This one has II 34 and 149-B stamped on the back.  It also differs from later versions by the odd tab on the back:

(http://lh6.ggpht.com/_26I3Nyjgm7Q/TPLLikGZ99I/AAAAAAAAS9A/T1bmhTasgBU/s576/DSC_6298.JPG)

(http://lh5.ggpht.com/_26I3Nyjgm7Q/TPLLhSJ9Q2I/AAAAAAAAS84/M1_3YODQqew/s512/DSC_6299.JPG)

Later versions saw the date and model # moved to the front.  This format was used for all dial plates that followed, with the exception of some 6a and 164A plates (see below)

149D:  Similar to 149A but has "LONG DISTANCE" around the 0 in place of "OPERATOR"

149E: JMRW "Party Line" dial plate

(https://lh3.googleusercontent.com/-4bjsSbwapuA/Vil_2-bIFOI/AAAAAAAAcN8/5Wi8aPlIVZA/s450-Ic42/149%252520dial%252520plates_663.JPG)

149 H: Blank white dial plate used on pay phones in conjunction with a "Daisy Wheel".  This one is stamped "149H" on the back.

(https://lh3.googleusercontent.com/-QJqUo5irzT4/Vil_29MfuDI/AAAAAAAAcN4/LEVIcCyqvzY/s450-Ic42/149%252520dial%252520plates_662.JPG)



Solid Celluloid Dial Plate

Issued in very limited quantities for a short period, these dials did not stand up well to regular usage and were withdrawn

(https://lh6.googleusercontent.com/-gSwfbGi9DGk/UpljaXgvatI/AAAAAAAAaN8/ZkyOb03vJVA/w522-h516-no/Celluloid+number+plate+III-34.jpg)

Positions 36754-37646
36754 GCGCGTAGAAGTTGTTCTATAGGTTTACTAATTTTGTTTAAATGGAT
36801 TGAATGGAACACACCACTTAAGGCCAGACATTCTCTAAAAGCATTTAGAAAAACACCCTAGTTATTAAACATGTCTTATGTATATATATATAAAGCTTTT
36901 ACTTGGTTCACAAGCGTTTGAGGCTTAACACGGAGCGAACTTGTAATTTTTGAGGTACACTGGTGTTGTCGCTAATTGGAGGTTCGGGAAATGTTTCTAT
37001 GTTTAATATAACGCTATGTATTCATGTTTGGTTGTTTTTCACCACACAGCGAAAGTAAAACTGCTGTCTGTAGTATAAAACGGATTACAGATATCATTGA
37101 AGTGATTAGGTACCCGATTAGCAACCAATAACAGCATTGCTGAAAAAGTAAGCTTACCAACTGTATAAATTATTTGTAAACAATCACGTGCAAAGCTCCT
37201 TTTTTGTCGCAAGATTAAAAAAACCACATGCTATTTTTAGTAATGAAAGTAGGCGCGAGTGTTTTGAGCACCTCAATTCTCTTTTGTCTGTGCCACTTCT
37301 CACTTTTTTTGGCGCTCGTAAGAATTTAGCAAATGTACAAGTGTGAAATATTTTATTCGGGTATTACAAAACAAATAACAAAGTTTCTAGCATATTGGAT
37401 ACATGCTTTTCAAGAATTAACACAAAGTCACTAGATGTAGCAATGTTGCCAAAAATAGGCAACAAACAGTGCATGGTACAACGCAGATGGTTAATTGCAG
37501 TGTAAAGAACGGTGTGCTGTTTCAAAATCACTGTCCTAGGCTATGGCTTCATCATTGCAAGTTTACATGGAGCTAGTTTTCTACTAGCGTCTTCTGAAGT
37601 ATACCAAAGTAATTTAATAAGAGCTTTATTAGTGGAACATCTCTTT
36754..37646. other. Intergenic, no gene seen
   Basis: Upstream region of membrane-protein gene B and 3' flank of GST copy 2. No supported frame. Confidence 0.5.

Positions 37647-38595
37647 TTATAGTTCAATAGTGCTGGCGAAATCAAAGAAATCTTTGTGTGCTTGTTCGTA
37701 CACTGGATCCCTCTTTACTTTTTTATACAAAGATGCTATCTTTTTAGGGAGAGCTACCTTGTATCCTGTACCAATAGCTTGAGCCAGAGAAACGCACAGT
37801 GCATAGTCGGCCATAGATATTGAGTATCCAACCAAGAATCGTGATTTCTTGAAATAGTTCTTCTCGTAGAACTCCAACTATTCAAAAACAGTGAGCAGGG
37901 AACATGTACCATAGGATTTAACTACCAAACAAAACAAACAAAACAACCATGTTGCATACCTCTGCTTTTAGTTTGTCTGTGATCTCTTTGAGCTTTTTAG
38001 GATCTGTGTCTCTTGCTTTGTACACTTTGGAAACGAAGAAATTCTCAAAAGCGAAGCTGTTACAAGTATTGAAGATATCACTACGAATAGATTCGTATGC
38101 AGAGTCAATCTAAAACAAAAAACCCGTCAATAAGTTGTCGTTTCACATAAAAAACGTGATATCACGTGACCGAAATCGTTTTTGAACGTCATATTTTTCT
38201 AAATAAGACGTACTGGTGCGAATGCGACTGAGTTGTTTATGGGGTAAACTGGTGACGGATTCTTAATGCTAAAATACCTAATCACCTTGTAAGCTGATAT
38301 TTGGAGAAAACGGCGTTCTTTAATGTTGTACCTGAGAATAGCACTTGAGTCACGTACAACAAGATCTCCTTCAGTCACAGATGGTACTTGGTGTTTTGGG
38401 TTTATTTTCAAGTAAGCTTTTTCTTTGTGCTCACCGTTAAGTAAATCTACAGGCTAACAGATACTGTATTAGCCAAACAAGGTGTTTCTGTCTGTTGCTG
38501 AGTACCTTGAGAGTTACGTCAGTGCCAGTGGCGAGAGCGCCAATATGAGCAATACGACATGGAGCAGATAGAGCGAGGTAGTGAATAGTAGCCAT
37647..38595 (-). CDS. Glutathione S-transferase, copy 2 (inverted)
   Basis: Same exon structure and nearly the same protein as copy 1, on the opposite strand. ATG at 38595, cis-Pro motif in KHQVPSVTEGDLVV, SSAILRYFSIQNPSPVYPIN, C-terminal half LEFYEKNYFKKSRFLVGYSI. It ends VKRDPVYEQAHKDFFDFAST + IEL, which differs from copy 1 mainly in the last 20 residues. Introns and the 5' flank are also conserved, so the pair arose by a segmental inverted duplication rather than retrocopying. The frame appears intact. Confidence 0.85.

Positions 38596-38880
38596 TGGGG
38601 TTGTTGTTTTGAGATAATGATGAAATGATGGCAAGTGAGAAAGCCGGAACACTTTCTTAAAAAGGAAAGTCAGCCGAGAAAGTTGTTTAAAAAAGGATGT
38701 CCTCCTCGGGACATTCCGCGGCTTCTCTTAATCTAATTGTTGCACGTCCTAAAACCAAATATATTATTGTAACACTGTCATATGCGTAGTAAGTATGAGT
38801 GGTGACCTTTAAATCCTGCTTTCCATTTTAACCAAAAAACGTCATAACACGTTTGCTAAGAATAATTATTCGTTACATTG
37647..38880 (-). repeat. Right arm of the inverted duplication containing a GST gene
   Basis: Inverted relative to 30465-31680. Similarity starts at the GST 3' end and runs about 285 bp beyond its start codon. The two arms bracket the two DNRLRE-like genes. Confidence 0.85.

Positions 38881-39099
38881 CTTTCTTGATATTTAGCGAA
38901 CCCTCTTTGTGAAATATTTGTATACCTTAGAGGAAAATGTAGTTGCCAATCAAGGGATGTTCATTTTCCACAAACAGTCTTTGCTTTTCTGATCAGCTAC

(https://lh3.googleusercontent.com/-fjTd2ZSZjhA/UpljaMzYGoI/AAAAAAAAaOI/KGJABIY1RxY/w503-h516-no/Celluloid+number+plate+III-34+WE.jpg)

These also came in a J, M, R and W version
Title: Re: Dial plates found on Western Electric Telephones
Post by: Sargeguy on November 29, 2013, 10:28:51 AM
150 dial plates

150 A:  Common numeric "Rural" dial plate used on exchanges that did not use letters.

(https://lh3.googleusercontent.com/-R5nUY_Sa6XI/Upi5wT0XXvI/AAAAAAAAaK0/f7T7A_4PKAc/w500-h516-no/WECO+150A+009.jpg)

150 B: Common alphanumeric "Metropolitan"  dial plate used on exchanges that used a combination of numbers and letters.

(http://www.classicrotaryphones.com/forum/index.php?action=dlattach;topic=10610.0;attach=61522;image)
Later versions did not have the "Z"

(https://lh3.googleusercontent.com/-uRx_UCUoA-M/Upi5nBpSjAI/AAAAAAAAaKk/s5_koVXipBA/s512-Ic42/WECO%252520150B%252520001.jpg)

150 C:  ???

150 D:  A very rare dial plate found on independent exchanges where that used Western Electric telephones and required you to dial "0" for long distance.
(https://lh5.googleusercontent.com/-zHW8vAMMTmk/UpkzppihkfI/AAAAAAAAaMA/vvRARubBqCo/w589-h568-no/WECO+150D+001.jpg)

150 E: Uncommon-. J, M, R and W were used only when calling from dial phones to manual (non-dial) party lines. The letter indicated the party (2301-J for example). Party letters were not assigned to dial lines.

150 F:  ???

150 G:  ???

150 H: Blank white dial plate used on pay phones in conjunction with a "Daisy Wheel"

(https://lh5.googleusercontent.com/-1bbv-hyG_N0/UplUmp9VEbI/AAAAAAAAaNA/D8kVkFvsEkk/w567-h568-no/%2524%2528KGrHqJ%252C%2521qQFJVtCKeu5BS%2528E6bH%252Cy%2521%257E%257E60_57.JPG)
Title: Re: Dial plates found on Western Electric Telephones
Post by: Sargeguy on November 29, 2013, 10:34:57 AM
"6A" dial plates

Found only on early #6 dials these plates feature a dot above the 0.  The date is either stamped on the back or enameled on the front.  They came in both "Z" operator and "No Z" versions.  They look similar to the 164A but lack the holes for a retaining ring and are not compatible with earlier dials.